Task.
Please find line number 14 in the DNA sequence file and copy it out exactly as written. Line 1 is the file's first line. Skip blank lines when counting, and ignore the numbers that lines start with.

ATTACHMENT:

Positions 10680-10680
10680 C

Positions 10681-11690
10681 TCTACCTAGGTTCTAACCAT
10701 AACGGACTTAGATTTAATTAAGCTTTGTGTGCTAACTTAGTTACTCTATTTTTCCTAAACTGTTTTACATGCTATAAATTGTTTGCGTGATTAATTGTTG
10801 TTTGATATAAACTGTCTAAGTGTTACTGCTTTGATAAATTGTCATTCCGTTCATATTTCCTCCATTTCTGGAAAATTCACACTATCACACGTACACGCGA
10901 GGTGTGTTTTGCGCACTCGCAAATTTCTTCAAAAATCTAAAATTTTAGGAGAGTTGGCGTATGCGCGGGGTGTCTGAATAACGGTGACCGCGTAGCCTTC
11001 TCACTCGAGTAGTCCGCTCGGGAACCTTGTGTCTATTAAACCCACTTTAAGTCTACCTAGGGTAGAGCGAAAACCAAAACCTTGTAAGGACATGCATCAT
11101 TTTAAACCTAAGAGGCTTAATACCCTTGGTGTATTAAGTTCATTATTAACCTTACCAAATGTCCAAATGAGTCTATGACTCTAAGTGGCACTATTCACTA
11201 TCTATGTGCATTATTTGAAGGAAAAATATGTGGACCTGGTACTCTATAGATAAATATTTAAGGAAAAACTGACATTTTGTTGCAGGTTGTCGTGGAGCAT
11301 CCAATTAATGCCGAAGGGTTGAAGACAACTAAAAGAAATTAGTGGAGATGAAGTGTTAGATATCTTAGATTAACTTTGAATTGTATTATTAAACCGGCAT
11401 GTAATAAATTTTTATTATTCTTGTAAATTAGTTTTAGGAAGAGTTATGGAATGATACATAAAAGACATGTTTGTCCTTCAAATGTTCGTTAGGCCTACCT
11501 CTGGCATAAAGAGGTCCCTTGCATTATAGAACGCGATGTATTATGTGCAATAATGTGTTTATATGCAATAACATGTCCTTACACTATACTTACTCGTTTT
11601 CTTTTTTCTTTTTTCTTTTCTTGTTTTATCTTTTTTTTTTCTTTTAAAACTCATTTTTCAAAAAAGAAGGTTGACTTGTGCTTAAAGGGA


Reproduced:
11601 CTTTTTTCTTTTTTCTTTTCTTGTTTTATCTTTTTTTTTTCTTTTAAAACTCATTTTTCAAAAAAGAAGGTTGACTTGTGCTTAAAGGGA